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Broker considerations in light of buy-to-let Stamp Duty changes – Paragon Mortgages

by: John Heron, managing director of Paragon Mortgages
  • 30/11/2015
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Broker considerations in light of buy-to-let Stamp Duty changes – Paragon Mortgages
The shift in government housing policy to a much stronger bias towards owner-occupation is already impacting on the business case for buy-to-let, writes John Heron MD of Paragon Mortgages.

In the Summer Budget and the Autumn Statement we have seen measures that will increase running costs for private landlords on higher tax rates and increase acquisition costs for buy-to-let property.

There is, however, a theme emerging. In both cases the government appears to be conceding that larger-scale professional landlords, particularly those who hold their properties in corporate vehicles, are an important component of housing supply. Landlords who hold properties in limited companies will not be subject to the income tax changes announced in the Summer Budget and the Treasury is to consult on an exemption from the 3% increase in Stamp Duty for corporate landlords with 15 or more properties.

It is clear from this a distinction is being drawn between private buy-to-let investors and professional landlords. It is also clear that financial advisers who are sourcing mortgages for landlords need to be aware of the implications for landlords of the changes in taxation and acquisition costs.

At the very least buy-to-let customers need to be made aware of the impact that these changes may have on their finances. In particular, bearing in mind that the changes in income tax relief will be phased in over four years from April 2017, those taking a five-year fix today may see fundamental changes in the economics of their property investment during the fixed-rate period which makes this matter urgent. Landlords, particularly those with larger portfolios or those building larger portfolios, should at least consider incorporating and it may also have a wider application across the buy-to-let market for landlords with smaller portfolios.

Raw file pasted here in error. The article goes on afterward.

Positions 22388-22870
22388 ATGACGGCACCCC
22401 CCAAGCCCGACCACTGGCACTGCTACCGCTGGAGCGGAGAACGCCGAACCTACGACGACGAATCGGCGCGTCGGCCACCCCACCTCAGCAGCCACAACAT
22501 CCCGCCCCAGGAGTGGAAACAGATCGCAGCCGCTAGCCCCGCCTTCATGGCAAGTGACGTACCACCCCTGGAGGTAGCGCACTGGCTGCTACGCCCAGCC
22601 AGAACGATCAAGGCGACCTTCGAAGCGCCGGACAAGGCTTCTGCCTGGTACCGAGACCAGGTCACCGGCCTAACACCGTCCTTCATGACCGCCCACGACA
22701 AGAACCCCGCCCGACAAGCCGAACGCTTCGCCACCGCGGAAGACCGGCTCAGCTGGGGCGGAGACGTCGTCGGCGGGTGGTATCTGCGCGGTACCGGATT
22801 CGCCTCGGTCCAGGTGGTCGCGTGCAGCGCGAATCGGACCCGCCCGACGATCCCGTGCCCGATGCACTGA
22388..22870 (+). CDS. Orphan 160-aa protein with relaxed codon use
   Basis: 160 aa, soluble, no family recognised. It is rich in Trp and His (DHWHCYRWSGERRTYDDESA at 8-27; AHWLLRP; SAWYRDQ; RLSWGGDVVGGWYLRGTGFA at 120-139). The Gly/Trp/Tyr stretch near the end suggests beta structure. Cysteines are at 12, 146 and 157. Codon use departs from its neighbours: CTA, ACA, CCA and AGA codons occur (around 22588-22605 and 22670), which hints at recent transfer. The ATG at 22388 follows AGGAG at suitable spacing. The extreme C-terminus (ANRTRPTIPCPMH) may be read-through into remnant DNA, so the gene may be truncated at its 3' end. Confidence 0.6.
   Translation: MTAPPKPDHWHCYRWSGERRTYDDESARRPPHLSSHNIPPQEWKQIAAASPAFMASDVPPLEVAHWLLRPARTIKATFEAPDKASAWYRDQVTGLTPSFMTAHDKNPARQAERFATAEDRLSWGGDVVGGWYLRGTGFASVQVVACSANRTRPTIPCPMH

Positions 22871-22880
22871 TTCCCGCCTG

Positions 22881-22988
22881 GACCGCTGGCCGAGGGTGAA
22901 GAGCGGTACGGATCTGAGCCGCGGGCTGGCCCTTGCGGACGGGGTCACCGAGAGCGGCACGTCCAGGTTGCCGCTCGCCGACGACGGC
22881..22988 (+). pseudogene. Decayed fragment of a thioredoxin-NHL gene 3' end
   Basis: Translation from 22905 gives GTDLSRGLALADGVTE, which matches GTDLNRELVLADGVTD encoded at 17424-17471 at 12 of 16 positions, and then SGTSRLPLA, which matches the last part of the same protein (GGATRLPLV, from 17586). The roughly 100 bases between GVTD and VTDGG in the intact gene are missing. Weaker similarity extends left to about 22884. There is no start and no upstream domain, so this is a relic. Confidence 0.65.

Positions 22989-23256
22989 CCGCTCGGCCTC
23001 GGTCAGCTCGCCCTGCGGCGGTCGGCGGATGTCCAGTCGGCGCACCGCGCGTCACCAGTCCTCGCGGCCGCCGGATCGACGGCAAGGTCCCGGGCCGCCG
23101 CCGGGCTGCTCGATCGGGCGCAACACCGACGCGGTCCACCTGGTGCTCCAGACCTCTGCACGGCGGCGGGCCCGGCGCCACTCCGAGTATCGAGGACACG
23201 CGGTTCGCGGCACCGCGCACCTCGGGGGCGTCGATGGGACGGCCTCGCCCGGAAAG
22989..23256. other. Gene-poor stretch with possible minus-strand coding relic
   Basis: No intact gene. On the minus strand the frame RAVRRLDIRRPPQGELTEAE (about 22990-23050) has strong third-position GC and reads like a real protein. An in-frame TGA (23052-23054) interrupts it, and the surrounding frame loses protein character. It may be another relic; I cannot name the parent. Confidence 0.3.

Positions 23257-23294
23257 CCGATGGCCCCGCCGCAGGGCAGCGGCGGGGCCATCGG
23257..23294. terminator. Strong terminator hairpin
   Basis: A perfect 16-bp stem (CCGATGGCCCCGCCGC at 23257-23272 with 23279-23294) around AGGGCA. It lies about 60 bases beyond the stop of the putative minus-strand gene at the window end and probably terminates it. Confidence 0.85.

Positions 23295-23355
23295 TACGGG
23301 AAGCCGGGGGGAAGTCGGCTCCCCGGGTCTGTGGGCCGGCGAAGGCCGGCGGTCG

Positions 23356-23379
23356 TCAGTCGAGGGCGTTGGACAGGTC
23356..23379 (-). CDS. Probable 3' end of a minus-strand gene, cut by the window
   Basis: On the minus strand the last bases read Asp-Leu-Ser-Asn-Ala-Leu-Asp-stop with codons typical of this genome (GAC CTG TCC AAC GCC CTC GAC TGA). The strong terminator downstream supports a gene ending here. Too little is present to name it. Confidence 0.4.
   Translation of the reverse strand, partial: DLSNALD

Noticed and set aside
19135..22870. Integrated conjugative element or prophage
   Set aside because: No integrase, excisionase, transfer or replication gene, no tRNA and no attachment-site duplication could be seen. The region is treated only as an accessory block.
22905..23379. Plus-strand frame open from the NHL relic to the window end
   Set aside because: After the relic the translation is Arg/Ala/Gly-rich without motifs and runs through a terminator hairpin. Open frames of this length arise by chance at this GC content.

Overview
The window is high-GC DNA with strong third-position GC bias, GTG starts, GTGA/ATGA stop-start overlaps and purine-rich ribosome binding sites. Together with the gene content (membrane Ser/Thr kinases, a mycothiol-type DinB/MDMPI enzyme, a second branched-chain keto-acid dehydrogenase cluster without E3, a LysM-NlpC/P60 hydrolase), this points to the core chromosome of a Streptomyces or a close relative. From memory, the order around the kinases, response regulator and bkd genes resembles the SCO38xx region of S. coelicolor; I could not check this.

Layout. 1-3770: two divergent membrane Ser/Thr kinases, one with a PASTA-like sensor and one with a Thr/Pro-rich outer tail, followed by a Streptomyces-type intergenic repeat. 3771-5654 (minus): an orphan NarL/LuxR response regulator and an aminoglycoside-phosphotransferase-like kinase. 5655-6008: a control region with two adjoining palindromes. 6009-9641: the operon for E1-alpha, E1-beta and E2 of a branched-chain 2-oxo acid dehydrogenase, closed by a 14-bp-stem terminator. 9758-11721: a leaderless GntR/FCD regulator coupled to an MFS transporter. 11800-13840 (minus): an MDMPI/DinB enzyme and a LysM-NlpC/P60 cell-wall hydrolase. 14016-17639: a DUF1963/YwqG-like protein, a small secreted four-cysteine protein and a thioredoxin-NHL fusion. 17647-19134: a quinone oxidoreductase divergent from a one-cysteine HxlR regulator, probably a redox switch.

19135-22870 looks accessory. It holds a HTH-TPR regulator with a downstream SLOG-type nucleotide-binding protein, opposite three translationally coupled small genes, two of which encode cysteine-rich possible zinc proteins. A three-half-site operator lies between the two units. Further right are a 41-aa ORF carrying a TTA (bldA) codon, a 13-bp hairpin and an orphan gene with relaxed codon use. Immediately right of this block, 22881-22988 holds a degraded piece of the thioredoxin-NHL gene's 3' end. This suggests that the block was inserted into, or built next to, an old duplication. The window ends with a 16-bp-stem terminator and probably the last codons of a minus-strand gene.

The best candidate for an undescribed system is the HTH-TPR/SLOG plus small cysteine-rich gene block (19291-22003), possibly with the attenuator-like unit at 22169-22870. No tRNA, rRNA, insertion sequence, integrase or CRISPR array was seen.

Most buy-to-let lending remains outside the Mortgage Conduct of Business rules. Nevertheless, first principles require that the full circumstances of buy-to-let customers are considered. In this environment this should mean that any new buy-to-let customer is appraised of the impact these changes may have on their finances during the life of a loan and that in recommending a suitable lender and product, due consideration is given to whether or not incorporation is a viable option for the landlord. Failing to do so could give rise to a future mis-selling claim if the landlord is materially disadvantaged by the recommendations being made today.

Those of us operating in the buy-to-let space, whether as a lender or a broker, need to ensure we do all we can to help and support landlords through what is going to be a significant period of change for their business.

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